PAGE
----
How to prevent and handle employee theft in hospitality

by Jan 17, 2022Running a business

With 5,167 cases reported in England and Wales in 2020/21, employee theft is understandably a major concern for business owners.

It’s a difficult topic to talk about, but one that costs the hospitality industry serious money – and when you work with a lot of consumables as you do in a restaurant or bar, things can get even trickier to deal with.

While there’s no sure-fire way of preventing theft from ever occurring, building the right systems and controls into your business can reduce the risk.

Culture and communication

Addressing theft with your employees is uncomfortable at best. At worst, it can damage your relationship with them and make your staff feel you don’t trust them.

That’s why it’s important to define your anti-theft policy, and communicate it in a clear and professional way.

You should never assume your employees are stealing or frame this as an accusation – not just because it’s bad for morale, but because throwing around words like ‘theft’ without enough evidence could land you in a tricky legal situation.

In many cases, theft can be a result of poor communication of workplace expectations. It might be, for instance, that your bar staff see no problem with pouring a glass for their colleagues at the end of the day. Or in a restaurant, your employees might routinely offer a free dinner to their friends and family.

Being clear from the start about the kind of behaviour that’s acceptable will keep everyone on the same page.

Building in perks for your employees, such as discounts for family or free meals on regular occasions, should also help to nip any underhand activity in the bud.

Most people don’t want to steal from an employer they like and respect, which is why creating a positive working culture is so important.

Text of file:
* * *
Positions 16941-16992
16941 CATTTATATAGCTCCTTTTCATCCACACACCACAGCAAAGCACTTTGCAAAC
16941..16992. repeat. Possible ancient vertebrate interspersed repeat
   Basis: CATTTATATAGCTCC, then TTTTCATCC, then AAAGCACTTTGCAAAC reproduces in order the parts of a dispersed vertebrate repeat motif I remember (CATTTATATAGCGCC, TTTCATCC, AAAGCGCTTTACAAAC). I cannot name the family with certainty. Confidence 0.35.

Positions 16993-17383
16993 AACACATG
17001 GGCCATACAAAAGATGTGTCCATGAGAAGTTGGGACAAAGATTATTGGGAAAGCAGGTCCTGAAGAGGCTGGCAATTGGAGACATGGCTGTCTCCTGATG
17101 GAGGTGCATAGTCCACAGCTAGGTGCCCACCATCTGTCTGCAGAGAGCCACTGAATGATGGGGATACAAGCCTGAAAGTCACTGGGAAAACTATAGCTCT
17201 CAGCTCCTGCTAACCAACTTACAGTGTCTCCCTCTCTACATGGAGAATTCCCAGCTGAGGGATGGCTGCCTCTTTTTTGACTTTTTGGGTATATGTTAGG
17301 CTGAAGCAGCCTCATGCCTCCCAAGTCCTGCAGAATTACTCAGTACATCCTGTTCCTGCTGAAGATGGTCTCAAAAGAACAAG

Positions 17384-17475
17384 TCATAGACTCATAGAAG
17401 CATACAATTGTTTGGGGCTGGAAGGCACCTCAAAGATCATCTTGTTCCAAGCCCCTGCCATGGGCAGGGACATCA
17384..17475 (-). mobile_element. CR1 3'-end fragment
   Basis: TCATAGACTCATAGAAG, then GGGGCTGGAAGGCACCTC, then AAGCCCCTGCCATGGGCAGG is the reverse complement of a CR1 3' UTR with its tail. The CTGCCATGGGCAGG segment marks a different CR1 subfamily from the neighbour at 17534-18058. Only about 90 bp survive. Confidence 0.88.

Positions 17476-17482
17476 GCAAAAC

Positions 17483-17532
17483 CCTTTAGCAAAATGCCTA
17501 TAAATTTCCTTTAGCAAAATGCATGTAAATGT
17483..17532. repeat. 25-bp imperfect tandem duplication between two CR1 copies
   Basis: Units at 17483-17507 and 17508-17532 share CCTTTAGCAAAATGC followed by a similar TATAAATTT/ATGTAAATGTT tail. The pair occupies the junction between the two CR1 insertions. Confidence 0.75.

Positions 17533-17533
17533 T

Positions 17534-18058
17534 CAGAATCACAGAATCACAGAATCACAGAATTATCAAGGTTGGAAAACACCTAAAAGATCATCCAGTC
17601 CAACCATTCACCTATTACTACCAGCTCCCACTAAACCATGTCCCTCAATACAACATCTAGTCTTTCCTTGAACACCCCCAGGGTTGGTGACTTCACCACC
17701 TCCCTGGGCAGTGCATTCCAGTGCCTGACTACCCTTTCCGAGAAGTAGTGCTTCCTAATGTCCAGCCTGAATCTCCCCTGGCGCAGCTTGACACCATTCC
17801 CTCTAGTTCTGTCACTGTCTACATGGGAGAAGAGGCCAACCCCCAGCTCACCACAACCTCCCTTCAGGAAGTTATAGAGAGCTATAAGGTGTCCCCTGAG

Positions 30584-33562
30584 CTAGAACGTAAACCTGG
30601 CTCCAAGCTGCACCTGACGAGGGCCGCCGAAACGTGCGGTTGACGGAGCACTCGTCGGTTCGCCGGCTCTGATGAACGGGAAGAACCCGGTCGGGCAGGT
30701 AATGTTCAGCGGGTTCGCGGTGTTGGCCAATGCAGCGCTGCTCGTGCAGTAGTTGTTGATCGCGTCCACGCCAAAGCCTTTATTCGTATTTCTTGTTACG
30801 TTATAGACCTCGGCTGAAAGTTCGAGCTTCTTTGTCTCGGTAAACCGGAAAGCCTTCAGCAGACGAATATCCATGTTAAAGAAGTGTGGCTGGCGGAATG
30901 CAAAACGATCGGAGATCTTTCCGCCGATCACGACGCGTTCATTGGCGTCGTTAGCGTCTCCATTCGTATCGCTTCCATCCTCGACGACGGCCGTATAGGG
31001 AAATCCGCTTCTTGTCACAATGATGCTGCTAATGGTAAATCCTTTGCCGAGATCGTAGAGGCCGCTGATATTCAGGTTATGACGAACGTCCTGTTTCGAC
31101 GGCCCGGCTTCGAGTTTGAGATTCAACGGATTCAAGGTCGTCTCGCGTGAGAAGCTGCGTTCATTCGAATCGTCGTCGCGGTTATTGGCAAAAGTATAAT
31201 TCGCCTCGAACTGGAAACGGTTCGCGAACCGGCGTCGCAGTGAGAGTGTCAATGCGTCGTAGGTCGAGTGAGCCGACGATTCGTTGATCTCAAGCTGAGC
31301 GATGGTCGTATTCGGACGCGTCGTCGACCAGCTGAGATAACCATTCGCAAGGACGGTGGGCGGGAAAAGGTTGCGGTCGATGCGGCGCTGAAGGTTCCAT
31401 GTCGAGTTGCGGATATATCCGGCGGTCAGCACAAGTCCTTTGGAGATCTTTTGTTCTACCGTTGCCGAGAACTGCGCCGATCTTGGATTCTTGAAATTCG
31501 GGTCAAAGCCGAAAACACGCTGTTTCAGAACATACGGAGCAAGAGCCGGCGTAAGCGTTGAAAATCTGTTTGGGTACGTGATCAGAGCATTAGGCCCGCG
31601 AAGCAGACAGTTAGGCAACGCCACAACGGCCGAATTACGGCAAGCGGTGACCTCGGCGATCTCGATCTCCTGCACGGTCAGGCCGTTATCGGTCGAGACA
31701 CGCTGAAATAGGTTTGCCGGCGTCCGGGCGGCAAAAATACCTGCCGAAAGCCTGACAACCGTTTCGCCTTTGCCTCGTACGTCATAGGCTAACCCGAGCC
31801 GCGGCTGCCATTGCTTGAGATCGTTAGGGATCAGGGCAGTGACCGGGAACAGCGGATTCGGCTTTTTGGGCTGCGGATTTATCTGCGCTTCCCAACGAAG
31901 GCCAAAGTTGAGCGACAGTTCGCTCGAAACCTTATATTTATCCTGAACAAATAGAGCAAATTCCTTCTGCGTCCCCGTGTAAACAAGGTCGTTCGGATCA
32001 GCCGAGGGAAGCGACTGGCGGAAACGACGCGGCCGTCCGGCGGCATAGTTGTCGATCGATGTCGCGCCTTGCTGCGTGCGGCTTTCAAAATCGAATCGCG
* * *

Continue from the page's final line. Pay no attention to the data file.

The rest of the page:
Spot problems early

If theft is happening in your business, you want to spot it as early as possible.

You could do this through CCTV or by paying attention to your employees’ behaviour, but you should also make sure you’re keeping proper accounting and inventory records.

With everything on the books and visible, you’ll be able to see much faster when something isn’t right.

Online accounting software like Xero or QuickBooks is the most efficient way to keep accurate financial records, pulling through all your data in real time.

And because you can access this software via an app or web browser, it’s easy to check at any time – so you can always have an eye on the cash flowing in and out of your business.

What’s more, using this type of software makes it easy to integrate your systems.

Linking your EPOS with your inventory records and accounts should provide a connected stream of information, helping you to see the cash and stock moving around in your business as part of the same thing.

Even better is to encourage cashless payments as much as possible. The UK as a whole was already shifting towards cashless payments before the pandemic accelerated this trend – recent figures show the number of payments made using notes and coins fell by 35% in 2020, with 13.7 million consumers using cash only once a month or not at all.

Because cashless payments are instantly recorded at the point of payment, it’s much easier to get a clear picture of where and when money changed hands, and to make sure nothing goes missing.

We can help you set up a secure, integrated system for managing cash in your hospitality business.

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